COVID-19 Funding Programs - What can small businesses can do today
SCORE Rhode Island held a web seminar this week to update small businesses on what they can do right away to take advantage of the COVID-19 federal funding programs – particularly the Paycheck Protection Program (PPP) and the Economic Injury Disaster Loans (EIDL). These two small business programs recently received $310 billion in additional funding, including funds set aside to distribute through smaller banks and credit unions.
The web seminar was hosted by SCORE RI chapter co-chair Rochelle Blease and featured updates from a panel of SCORE experts who have been counseling small businesses on these programs. They also shared their knowledge and offered insights in a detailed question and answer session. An on-demand replay of the web seminar can be found online by clicking here.
There were several themes to the seminar, one being that small businesses should continue to have a sense of urgency in applying for new funding. Demand is high and small businesses need to get in line for available funds. Not only are funds in short supply in this round, but being in line increases chances in case additional rounds of funding become available in the future. If qualified firms have not applied for PPP, they should get an application from their bank and apply immediately.
There was a consensus that additional information and guidelines are being updated almost daily. Therefore it pays to get assistance from your bank, SCORE, or other professional. SCORE RI is also hosting a weekly update workshop at https://ri.score.org/content/take-workshop-161
- If you have applied for PPP and were approved, then the loan should be funded from the recent round, and you should hear back this week. If you have not been approved, check with your bank to see if they have all the information needed. Incomplete information is the most common cause of delayed responses, according to the SBA.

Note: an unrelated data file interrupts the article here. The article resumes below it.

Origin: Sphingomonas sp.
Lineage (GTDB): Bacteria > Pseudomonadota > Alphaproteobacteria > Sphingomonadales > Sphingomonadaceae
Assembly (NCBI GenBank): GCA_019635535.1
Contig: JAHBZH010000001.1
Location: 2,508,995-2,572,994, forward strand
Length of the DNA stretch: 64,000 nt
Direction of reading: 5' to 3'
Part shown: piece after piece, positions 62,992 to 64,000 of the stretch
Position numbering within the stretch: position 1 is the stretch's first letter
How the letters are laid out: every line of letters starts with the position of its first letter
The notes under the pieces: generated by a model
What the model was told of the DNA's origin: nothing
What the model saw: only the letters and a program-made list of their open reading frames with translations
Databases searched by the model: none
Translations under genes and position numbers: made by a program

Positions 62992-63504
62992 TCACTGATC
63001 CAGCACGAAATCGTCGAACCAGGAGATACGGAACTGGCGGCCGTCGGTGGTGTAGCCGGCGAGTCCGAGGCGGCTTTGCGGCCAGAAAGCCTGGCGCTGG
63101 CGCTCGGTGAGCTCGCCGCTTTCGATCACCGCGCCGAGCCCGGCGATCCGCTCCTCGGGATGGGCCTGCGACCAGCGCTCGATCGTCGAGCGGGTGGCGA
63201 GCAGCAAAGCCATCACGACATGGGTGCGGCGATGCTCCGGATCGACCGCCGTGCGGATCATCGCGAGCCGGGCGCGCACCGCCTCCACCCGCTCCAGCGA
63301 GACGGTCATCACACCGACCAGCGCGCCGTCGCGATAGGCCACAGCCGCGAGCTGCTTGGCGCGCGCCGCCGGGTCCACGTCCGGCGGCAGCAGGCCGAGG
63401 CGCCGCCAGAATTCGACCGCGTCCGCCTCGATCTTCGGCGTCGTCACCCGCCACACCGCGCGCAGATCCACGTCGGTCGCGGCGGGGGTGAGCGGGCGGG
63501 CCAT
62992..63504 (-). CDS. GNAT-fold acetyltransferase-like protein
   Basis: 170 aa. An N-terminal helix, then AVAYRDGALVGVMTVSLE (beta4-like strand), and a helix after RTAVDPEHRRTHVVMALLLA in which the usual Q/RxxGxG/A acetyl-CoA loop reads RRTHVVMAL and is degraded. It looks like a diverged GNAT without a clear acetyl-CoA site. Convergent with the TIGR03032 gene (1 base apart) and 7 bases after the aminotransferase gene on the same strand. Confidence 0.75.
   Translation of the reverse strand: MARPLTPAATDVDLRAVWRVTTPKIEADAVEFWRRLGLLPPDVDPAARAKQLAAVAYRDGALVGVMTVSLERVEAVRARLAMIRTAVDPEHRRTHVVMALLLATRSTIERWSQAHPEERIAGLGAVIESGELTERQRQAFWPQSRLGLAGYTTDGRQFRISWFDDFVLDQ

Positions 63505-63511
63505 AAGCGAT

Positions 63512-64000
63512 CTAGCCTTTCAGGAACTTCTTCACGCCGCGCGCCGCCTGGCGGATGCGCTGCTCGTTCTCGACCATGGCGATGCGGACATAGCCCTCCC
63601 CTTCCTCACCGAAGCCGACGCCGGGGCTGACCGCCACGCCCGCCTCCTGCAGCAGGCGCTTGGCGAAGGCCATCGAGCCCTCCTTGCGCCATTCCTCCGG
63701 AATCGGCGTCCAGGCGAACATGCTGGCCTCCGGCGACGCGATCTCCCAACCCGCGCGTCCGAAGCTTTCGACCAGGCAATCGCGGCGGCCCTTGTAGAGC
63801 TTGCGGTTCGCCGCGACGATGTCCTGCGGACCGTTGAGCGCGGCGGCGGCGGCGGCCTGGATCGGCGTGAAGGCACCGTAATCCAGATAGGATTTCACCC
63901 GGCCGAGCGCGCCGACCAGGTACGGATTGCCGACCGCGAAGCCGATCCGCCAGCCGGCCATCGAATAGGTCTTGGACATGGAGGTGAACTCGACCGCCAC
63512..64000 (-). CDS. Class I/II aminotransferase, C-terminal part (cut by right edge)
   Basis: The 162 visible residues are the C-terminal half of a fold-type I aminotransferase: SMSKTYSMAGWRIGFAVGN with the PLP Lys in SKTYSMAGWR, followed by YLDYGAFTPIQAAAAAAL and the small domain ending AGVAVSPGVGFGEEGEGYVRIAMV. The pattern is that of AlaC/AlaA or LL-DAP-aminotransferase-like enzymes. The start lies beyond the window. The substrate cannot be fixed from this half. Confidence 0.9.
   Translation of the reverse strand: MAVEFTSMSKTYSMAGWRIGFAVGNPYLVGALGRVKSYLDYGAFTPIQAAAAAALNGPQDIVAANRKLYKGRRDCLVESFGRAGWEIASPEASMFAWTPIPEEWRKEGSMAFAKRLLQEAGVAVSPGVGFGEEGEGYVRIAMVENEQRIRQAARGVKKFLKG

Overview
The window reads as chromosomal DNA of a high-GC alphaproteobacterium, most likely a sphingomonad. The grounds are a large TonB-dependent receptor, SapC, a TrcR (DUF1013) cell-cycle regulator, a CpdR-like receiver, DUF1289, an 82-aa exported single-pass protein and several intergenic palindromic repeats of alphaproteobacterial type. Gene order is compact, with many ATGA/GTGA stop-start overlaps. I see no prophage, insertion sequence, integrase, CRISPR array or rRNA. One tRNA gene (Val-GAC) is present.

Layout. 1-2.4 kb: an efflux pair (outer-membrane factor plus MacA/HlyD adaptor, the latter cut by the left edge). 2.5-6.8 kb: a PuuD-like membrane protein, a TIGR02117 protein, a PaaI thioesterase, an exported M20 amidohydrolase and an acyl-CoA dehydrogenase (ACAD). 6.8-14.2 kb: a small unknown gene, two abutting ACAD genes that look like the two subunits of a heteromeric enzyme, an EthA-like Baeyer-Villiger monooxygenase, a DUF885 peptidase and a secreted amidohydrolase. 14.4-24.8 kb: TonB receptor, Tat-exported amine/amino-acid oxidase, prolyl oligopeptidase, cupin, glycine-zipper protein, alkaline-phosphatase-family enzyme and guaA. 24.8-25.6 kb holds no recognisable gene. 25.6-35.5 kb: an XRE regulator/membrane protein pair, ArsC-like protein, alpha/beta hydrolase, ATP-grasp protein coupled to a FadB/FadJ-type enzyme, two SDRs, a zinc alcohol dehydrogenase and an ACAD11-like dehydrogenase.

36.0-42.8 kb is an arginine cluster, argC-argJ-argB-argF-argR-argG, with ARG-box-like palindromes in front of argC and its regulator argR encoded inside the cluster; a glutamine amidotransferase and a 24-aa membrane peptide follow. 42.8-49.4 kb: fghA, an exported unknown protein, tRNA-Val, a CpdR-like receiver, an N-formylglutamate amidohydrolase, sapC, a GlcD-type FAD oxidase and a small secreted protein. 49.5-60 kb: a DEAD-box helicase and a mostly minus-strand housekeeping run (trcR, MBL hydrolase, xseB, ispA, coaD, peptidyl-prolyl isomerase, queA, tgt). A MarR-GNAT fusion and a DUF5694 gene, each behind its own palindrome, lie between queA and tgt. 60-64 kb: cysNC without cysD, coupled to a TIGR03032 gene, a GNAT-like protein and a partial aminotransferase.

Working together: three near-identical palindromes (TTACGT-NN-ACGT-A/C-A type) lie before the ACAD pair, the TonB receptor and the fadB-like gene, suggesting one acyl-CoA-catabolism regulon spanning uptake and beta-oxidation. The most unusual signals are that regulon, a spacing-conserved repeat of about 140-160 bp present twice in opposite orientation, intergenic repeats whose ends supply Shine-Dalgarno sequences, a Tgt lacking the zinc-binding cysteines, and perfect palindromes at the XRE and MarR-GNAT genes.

- For PPP, sole proprietorships who do not have a payroll (1099s don’t count towards payroll) should use 1040 Schedule C to determine income and profit. Sole proprietorships, start-ups, and seasonal businesses have unique challenges in providing the clear historical details needed to gain approval, so they should seek assistance in filling out the application from their bank or from SCORE.
- The EIDL portal will not likely open, at least in the short term, because the SBA already has more loan requests than it can handle with the new funding. However, applications already received will be considered in this round. Applicants may not hear for weeks or even months, but can check on status at 800-659-2955 or by emailing firstname.lastname@example.org.
- PPP loans do not consider credit score. However, EIDL loans do consider credit score. One panelist reminded small businesses that if they don’t get a PPP or EIDL loan they should consider other forms of financing.
There was also a reminder that relationships matter – so work with an SBA approved lender with whom you have a relationship.
There was far more material in the seminar than can be covered here, so again for a full report, check out the recording of the web seminar recording online by clicking here. If you would like help, SCORE volunteers are available to assist. Feel free to reach out to your local SCORE chapter at www.score.org or call 401-226-0077.
For more than 50 years, SCORE has helped more than 11 million aspiring entrepreneurs and small business owners through mentoring and business workshops. More than 11,000 volunteer business mentors in more than 300 chapters serve their communities.
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